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By Catholic Online (NEWS CONSORTIUM)

1/28/2013 (2 years ago)

Catholic Online (www.catholic.org)

Thirty-something woman found with pelvic tumor with four human teeth

In a perplexing archaeological find, researchers have discovered the body of a Roman woman with a tumor in her pelvis embedded with four deformed teeth. Scientists say that the 30-something woman, interred in a necropolis near Lleida, in the Catalonia region of Spain, died some 1,600 years ago.

Scientists say it's entirely likely that the aberrant tumor, which is about 1.7 inches in diameter at its largest point, never caused the woman any symptoms.

Scientists say it's entirely likely that the aberrant tumor, which is about 1.7 inches in diameter at its largest point, never caused the woman any symptoms.

Highlights

By Catholic Online (NEWS CONSORTIUM)

Catholic Online (www.catholic.org)

1/28/2013 (2 years ago)

Published in Green

Keywords: Rome, Spain, pelvis, teeth, archaeology, sepulchre


LOS ANGELES, CA (Catholic Online) - A condition known to doctors as an ovarian teratoma, a Greek-derived term which means a "monster swelling in the ovaries," is what the woman suffered from.

Such tumors stem from mutations of the germ cells which form human eggs and have the potential to create hair, teeth and bone . or even more complex organs, like eyes.

The discovery marks the first time that this type of teratoma in human remains dating back to ancient times.

"This is an extraordinary case, not only for its antiquity, but also its identification in the archaeological record," the researchers wrote in a study published in the International Journal of Paleopathology.

Scientists say it's entirely likely that the aberrant tumor, which is about 1.7 inches in diameter at its largest point, never caused the woman any symptoms.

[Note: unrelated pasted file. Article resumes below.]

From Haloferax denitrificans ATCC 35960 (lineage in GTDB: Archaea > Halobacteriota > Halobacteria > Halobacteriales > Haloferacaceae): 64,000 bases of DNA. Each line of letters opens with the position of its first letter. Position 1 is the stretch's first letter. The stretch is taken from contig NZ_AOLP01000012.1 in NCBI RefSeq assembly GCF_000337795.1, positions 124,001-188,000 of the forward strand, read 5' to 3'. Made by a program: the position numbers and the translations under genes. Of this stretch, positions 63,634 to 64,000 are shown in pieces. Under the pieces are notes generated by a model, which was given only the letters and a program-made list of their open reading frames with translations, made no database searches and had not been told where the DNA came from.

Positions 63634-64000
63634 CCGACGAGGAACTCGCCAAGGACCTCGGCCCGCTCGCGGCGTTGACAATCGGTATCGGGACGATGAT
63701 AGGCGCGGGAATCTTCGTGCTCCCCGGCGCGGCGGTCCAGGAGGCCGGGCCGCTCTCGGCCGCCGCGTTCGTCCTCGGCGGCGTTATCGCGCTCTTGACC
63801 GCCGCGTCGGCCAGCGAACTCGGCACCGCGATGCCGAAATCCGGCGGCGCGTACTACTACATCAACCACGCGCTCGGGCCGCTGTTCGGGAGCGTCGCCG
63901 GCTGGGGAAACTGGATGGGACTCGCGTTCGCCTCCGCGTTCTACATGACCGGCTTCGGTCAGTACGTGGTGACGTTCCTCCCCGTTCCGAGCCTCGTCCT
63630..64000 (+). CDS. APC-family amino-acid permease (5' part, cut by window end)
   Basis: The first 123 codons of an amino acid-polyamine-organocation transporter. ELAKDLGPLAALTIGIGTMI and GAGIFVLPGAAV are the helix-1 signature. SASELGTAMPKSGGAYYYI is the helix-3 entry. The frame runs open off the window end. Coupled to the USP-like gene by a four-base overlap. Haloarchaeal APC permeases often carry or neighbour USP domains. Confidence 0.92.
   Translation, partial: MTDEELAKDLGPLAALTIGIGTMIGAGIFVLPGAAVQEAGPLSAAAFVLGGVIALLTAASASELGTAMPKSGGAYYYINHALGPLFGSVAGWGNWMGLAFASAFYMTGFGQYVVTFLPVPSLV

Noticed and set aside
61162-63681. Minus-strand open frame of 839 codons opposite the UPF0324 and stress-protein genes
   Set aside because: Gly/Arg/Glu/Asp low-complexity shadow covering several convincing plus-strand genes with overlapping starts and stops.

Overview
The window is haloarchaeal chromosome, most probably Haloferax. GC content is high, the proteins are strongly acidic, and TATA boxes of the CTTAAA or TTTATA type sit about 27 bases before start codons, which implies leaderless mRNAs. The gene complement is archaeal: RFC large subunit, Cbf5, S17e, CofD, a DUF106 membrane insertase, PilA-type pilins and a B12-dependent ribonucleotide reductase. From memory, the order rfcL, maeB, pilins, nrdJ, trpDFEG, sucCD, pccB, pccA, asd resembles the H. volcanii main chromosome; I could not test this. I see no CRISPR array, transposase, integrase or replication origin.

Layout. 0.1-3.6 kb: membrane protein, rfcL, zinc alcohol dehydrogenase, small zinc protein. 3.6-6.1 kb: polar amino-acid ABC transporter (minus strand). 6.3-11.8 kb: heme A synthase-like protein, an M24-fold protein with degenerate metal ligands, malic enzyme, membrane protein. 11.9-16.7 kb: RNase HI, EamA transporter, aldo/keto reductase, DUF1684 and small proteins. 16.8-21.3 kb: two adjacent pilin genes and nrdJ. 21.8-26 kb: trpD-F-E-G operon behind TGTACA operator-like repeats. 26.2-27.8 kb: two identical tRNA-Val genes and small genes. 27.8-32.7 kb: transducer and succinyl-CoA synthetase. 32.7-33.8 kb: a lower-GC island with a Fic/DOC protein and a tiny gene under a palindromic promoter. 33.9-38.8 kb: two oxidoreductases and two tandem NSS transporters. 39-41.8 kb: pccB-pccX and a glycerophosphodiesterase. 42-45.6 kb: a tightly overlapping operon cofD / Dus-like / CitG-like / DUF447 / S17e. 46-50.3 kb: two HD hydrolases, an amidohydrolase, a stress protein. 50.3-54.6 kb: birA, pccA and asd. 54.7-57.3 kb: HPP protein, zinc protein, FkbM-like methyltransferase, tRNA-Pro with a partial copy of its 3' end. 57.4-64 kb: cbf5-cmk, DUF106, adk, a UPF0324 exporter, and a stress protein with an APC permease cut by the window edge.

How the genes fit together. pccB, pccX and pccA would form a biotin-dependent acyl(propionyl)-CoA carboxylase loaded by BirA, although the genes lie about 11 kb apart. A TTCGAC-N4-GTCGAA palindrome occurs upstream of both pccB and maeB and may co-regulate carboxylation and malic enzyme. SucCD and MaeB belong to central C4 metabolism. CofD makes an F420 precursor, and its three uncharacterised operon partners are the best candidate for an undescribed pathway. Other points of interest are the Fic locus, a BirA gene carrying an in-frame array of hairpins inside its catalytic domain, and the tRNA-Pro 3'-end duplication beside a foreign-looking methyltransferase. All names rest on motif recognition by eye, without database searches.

It's also likely that it was the ultimate cause of her untimely death, since "sometimes the development of teratomas results in displacement and functional disturbances of adjacent organs."

The tumor wouldn't have been obvious, however, and researchers admit they can't tell for certain what effect it had on the woman.
 
"We suppose that, at least during a long part of her life, she was completely unaware of this tumor," lead researcher Núria Armentano, of the Universitat Autňnoma de Barcelona says.

Armentano said that "depending on the eventual complications, she could have suffered" but that there is no evidence of that. "She could have died because of many other causes!"

The woman is believed to have lived in a period when the Roman Empire was in sharp decline as barbarian invaders flooded in from the north, eventually overrunning France, Spain and other territories.

Found in a necropolis with only a few artifacts buried with her, tiles known as tegulae had been put over her to give her grave a kind of gabled roof.

"Tegulae graves were the most common Roman burials," Armentano says. "She was not an important or rich person. She had a low socio-economic status."

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